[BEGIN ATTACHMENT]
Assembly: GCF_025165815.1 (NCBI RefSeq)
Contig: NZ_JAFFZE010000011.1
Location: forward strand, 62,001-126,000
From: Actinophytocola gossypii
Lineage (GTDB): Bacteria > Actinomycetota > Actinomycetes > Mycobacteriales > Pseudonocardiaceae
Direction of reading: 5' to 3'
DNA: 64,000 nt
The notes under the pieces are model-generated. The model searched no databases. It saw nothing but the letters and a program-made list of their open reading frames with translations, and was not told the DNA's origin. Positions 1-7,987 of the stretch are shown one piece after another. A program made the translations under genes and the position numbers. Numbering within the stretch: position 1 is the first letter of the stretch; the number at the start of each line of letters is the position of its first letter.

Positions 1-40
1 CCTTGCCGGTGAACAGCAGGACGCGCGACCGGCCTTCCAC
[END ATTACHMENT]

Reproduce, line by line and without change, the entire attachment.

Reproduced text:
Assembly: GCF_025165815.1 (NCBI RefSeq)
Contig: NZ_JAFFZE010000011.1
Location: forward strand, 62,001-126,000
From: Actinophytocola gossypii
Lineage (GTDB): Bacteria > Actinomycetota > Actinomycetes > Mycobacteriales > Pseudonocardiaceae
Direction of reading: 5' to 3'
DNA: 64,000 nt
The notes under the pieces are model-generated. The model searched no databases. It saw nothing but the letters and a program-made list of their open reading frames with translations, and was not told the DNA's origin. Positions 1-7,987 of the stretch are shown one piece after another. A program made the translations under genes and the position numbers. Numbering within the stretch: position 1 is the first letter of the stretch; the number at the start of each line of letters is the position of its first letter.

Positions 1-40
1 CCTTGCCGGTGAACAGCAGGACGCGCGACCGGCCTTCCAC